I pulled out and my money has been better spent elsewhere.  It was worth a shot, though.  They charged $43.50 USD a month and took only 1% of cash/check sales and 4% of cc sales.  Additionally, I worked 1 day a month. 

Like I said, saving that $43/mo AND the 9 hours on a Saturday once a month has now been put to better use.

I do encourage YOU to try it, though, if you can do it month-to-month and not have to commit yourself for a whole year or something like that.

P.S. I had to look up "jewellery," thinking it was a typo.  I'm familiar with it spelled, "jewelry."  :-)
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« Reply #5 on: October 06, 2006 06:08:59 PM »

I am on my second month in a shop in Santa Monica, CA, where I rent a shelf, and pay 25% in commission. I certainly don't see this as a long term arrangement (after we resettle in North Carolina my husband and I actually want to open our own), but there have been a lot of intangible positives from the experience already. We are kind of looking at it as an educational experience, or market research, if you will, so we don't feel bad if we don't actually make a profit right off the bat.

One thing I have noticed is that when they send their monthly reconciliation with check, the description of the items sold is kind of vague ... "framed collage art" ... I had five other pieces that fit that description so I actually had to call the store to find out which particular items sold. May not be a big deal in your situation, but I live aboiut 45 min from the store so having to drive there to actually check my inventory is a pain.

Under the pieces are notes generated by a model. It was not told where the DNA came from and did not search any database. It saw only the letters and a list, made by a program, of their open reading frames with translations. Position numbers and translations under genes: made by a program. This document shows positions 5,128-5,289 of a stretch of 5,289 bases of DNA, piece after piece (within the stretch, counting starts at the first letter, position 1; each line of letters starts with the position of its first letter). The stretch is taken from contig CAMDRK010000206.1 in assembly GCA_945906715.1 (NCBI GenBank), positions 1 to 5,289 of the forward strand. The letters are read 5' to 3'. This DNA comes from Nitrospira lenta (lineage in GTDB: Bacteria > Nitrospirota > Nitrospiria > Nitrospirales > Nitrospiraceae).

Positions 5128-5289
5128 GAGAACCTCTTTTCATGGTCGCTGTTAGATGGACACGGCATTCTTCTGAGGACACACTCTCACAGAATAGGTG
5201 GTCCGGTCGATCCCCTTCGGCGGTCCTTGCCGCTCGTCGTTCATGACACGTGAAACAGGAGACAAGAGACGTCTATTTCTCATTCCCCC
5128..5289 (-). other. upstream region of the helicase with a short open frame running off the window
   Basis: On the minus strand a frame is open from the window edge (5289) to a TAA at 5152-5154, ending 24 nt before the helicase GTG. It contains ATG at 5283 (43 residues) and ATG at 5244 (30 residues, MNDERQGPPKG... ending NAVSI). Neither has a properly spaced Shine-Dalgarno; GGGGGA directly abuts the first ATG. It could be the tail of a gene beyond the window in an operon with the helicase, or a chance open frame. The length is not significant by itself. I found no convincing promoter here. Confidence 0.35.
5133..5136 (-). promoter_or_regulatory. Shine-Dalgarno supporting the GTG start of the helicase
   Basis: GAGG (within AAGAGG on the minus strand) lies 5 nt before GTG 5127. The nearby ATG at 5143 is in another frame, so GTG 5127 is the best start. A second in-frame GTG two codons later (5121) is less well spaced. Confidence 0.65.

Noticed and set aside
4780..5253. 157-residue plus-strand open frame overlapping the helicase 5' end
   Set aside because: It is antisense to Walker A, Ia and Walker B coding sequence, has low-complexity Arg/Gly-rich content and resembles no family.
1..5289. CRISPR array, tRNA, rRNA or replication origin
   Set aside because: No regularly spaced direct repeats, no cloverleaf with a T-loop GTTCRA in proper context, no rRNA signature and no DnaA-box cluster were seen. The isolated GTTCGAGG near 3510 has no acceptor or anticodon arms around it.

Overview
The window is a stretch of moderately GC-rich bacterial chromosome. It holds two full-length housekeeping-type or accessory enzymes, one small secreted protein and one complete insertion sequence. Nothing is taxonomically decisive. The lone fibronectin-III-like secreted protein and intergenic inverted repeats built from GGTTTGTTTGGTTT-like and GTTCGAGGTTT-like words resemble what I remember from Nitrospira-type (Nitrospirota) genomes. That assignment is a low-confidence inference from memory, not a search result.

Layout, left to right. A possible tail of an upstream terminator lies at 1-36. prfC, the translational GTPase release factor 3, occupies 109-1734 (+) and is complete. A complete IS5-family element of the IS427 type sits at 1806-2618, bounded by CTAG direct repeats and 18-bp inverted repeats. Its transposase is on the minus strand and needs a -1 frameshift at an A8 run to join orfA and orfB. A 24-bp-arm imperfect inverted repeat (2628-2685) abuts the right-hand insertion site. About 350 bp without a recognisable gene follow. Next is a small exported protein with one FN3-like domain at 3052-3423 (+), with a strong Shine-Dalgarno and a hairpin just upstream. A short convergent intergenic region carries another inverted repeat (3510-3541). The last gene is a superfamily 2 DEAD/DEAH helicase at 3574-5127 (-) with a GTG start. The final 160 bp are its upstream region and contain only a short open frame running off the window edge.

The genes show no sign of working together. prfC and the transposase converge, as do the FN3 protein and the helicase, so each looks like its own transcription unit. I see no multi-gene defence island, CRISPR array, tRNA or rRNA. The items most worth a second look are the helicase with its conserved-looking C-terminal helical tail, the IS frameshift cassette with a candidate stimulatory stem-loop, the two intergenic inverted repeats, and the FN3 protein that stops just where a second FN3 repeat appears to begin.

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« Reply #6 on: October 06, 2006 06:34:25 PM »

At the store where I had my items, we had to put the item description on the tag.  Depending on who worked on particular days, however, the month's slip would read anywhere from "diaper bag with blue/yellow swirls" to "bag." :-(
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« Reply #7 on: October 07, 2006 09:30:30 AM »

P.S. I had to look up "jewellery," thinking it was a typo.  I'm familiar with it spelled, "jewelry."  :-)

We spell it jewellery in Canada.

Thanks for all the advice.  It's greatly appreciated!
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« Reply #8 on: October 08, 2006 08:46:32 AM »

Sounds risky to me. Older folks don't normally plunk down heavy cash for expensive greeting cards, particularly at Christmas when they need a LOT of cards. You're much better off exposing your jewelry to your target directly. I can see a few gifts being purchased for other ages, but it just doesn't sound like a good fit to me.

If you were to bring jewelry-appropriately-aged people in to the store (heavy marketing there, I'm guessing), I can't imagine why the store owner would want that if their wares aren't attractive to them, plus - would they go to a store they don't care for just to get a look at some jewelry?